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With the Red Sox fading from the playoff picture, Terry Francona penciled three rookies in their early 20’s into the starting lineup on Wednesday night against the Tampa Bay Rays, along with 44-year-old knuckleballer Tim Wakefield. If the Red Sox had won on Tuesday night, the team was considering starting Clay Buchholz on three days rest on Wednesday to give the Sox one last chance at the playoffs. Instead, they were clobbered emphatically by Tampa, and Francona opted for Wake.
The game was one to remember for Wakefield, a 2010 Robert Clemente Award hopeful. First, he earned a $500,000 bonus because he surpassed the 130 innings plateau. Then, he pitched OK enough to get his fourth win of the season in an 11-5 Red Sox victory, making him the oldest pitcher (44) to win a game for the Red Sox (Dennis Eckersley was 43 when he earned his final career win in 1998).
Despite earning the win, Wakefield really didn’t pitch that well. He allowed four runs over the first two innings, including a three-run shot to Rays CF B.J. Upton. He settled down after that, save for a Jason Bartlett RBI double in the fourth. When it was all said and done, Wake went five innings, finishing with five runs allowed (four earned) on six hits and two walks with four strikeouts.
With all the fanfare surrounding his other accomplishments, Wake also quietly moved within 13 wins of of the all-time record for victories by a Red Sox pitcher (held by Cy Young and Roger Clemens with 192 wins each).
“Hopefully I get an opportunity to try and do that,” Wakefield said. “I know how important that is to me.”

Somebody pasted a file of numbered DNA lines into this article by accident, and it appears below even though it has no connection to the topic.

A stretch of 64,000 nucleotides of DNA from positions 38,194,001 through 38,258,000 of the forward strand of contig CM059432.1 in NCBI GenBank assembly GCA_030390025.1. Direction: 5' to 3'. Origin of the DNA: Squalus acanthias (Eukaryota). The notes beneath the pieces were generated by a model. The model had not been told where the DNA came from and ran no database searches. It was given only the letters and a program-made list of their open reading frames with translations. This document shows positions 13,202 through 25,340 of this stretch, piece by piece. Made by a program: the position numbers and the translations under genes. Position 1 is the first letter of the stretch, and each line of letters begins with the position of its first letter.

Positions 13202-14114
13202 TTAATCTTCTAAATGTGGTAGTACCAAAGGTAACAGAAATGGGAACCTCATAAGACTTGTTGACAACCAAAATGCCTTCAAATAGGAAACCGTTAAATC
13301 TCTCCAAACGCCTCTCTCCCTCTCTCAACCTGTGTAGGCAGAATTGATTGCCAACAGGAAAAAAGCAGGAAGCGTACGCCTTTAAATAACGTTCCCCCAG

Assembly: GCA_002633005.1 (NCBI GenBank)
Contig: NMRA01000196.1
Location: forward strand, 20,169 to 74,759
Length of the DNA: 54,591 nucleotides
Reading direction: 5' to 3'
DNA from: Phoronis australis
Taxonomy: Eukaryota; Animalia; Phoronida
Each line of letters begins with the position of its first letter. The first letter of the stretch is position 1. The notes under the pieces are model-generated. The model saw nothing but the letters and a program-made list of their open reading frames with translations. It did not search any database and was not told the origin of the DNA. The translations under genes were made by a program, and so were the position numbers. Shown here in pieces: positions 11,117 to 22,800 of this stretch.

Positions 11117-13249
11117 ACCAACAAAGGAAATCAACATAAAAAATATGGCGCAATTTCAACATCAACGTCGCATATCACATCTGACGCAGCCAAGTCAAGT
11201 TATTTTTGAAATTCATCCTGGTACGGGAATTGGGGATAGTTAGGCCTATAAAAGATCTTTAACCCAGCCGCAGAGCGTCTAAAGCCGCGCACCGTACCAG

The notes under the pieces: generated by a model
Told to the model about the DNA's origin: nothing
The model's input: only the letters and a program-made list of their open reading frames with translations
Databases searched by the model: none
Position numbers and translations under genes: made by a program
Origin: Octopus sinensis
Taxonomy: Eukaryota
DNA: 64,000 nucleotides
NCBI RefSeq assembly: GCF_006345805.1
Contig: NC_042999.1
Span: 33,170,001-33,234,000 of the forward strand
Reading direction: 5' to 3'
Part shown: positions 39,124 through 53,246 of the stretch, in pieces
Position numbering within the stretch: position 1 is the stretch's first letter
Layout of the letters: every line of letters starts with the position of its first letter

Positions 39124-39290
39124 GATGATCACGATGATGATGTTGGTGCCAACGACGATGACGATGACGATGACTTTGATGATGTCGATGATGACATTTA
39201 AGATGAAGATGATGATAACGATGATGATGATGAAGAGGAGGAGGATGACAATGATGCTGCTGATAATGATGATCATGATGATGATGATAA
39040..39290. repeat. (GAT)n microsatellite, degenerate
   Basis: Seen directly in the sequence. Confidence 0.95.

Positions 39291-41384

With five starting pitchers under contract for next season, it remains to be seen if it’s possible for Wakefield to achieve the feat.
In other news, the Red Sox blasted five home runs in the rout of the Rays, including two for the previously injured Marco Scutaro. Adrian Beltre, David Ortiz, and Victor Martinez also homered for the good guys, who moved within 6.5 games of the Rays in the Wild Card hunt.
As for the aforementioned rookies, all who started were impressive. Josh Reddick had his first career three-hit game, going 3-5 with a run scored. Lars Anderson collected his first two big league hits and his first RBI, so congratulations to the possible future first baseman. Not to be forgotten, Ryan Kalish went 1-5 with an RBI double.
It’s hard to give Wakefield any more love than I already did, so it’s time someone else earns the nod. Marco Scutaro was tremendous in his return to the shortstop position, going 4-5 with 2 HRs, a double, 3 RBI, and 3 runs scored. He also comitted an error, but it did not prove to be too costly for the Red Sox in the end.
Let me put it this way: Hall has had better days this season. The utility-man finished 0-5 with a strikeout on the night.
W: Tim Wakefield (4-10)
L: Matt Garza (14-8)